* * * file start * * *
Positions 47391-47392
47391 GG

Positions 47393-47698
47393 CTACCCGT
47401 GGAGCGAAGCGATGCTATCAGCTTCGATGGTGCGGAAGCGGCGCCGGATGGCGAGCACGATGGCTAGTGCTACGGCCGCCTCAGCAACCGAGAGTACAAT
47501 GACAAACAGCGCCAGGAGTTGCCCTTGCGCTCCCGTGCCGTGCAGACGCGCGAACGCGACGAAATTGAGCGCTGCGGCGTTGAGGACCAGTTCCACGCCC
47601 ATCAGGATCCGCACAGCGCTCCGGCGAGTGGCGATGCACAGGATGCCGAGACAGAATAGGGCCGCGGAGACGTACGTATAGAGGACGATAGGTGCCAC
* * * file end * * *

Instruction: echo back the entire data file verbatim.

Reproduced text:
Positions 47391-47392
47391 GG

Positions 47393-47698
47393 CTACCCGT
47401 GGAGCGAAGCGATGCTATCAGCTTCGATGGTGCGGAAGCGGCGCCGGATGGCGAGCACGATGGCTAGTGCTACGGCCGCCTCAGCAACCGAGAGTACAAT
47501 GACAAACAGCGCCAGGAGTTGCCCTTGCGCTCCCGTGCCGTGCAGACGCGCGAACGCGACGAAATTGAGCGCTGCGGCGTTGAGGACCAGTTCCACGCCC
47601 ATCAGGATCCGCACAGCGCTCCGGCGAGTGGCGATGCACAGGATGCCGAGACAGAATAGGGCCGCGGAGACGTACGTATAGAGGACGATAGGTGCCAC